1. Get rid of your auto-locking carabiners.
Let's face it, auto-locking carabiners have their place. And that place is in a climbing gym (or some may argue during an AMGA Guide exam!). In the alpine terrain however, having a mixed rack of auto-locking and screw-gate carabiners can lead to confusion and potentially even un-locked carabiners. Additionally, auto-locking carabiners are more prone to sticking/freezing in an unlocked/locked position, and are extremely difficult to handle with one hand. I made a quick video showing me trying to put a one handed clove hitch into a auto-locking carabiner versus a screw-gate. To be fair, I practiced many times with the auto-locking carabiner and was actually able to do it one handed, even though it was still very difficult. With gloves on - not sure I could have done it. Additionally you can even see it stick for a second in between me putting the rope in, and then getting the clove in. With the screw-gate biner, it's as smooth as silk pie. Of course I would have locked the carabiner afterwards too if I was using it appropriately.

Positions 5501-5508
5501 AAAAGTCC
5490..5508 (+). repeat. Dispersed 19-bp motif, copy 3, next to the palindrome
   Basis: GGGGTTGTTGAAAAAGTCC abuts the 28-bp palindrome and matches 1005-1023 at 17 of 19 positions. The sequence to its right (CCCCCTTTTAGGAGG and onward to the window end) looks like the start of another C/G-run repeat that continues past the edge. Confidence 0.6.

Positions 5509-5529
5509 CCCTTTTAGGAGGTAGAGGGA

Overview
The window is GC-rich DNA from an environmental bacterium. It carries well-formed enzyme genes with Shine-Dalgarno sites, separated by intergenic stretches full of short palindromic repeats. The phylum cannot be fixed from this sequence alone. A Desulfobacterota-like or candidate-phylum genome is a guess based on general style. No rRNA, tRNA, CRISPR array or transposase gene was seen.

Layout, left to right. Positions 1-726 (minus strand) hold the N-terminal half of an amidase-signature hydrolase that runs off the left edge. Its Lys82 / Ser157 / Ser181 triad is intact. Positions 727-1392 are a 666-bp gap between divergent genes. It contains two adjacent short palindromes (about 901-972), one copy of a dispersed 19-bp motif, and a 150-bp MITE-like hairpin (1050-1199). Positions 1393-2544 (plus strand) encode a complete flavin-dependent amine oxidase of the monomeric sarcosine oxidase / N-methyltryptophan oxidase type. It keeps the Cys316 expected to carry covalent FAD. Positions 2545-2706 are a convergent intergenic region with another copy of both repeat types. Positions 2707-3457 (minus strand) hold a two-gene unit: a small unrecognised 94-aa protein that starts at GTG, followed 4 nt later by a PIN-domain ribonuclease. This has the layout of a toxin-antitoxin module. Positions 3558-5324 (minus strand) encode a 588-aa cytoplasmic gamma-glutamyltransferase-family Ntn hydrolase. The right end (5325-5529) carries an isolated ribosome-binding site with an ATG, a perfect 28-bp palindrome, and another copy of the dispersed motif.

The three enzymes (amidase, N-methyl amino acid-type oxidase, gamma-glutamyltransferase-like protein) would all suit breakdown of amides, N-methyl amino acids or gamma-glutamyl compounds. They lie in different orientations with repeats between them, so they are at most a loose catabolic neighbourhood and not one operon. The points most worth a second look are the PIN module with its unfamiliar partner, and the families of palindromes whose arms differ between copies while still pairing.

Perhaps I only saved a few seconds and a small amount of effort, but in the alpine - everything counts.
2. Use wire-gates, and size them appropriately.
Wire-gate carabiners are lighter, less prone to freezing and "gate-flutter," and come in all sorts of shapes and sizes. For non-lockers, there is little to no reason (if you have the available budget) to get anything but a wire-gates for the alpine terrain. Sure you could spring for key-locking wire-gates that have a hooded nose, or use your key-locking solid gate carabiners for sport climbing - but in the alpine it's all about weight and functionality. Additionally, choose the size that makes sense. I always used to go with the lightest, smallest wire-gate, until I found that those are extremely hard to open with gloves on. Although you generally want to go as light as possible when your climbing hard, alpine terrain - you still want to be able to use your gear. Going with a lightweight but slightly larger wire-gate serves me well when I've got heavy gloves on.
|Two differently sized wire-gates. The one on the left I like to use for ice climbing when I have gloves on. The one on the right I prefer for rock climbing when I have more dexterity.|
Program Coordinator & Guide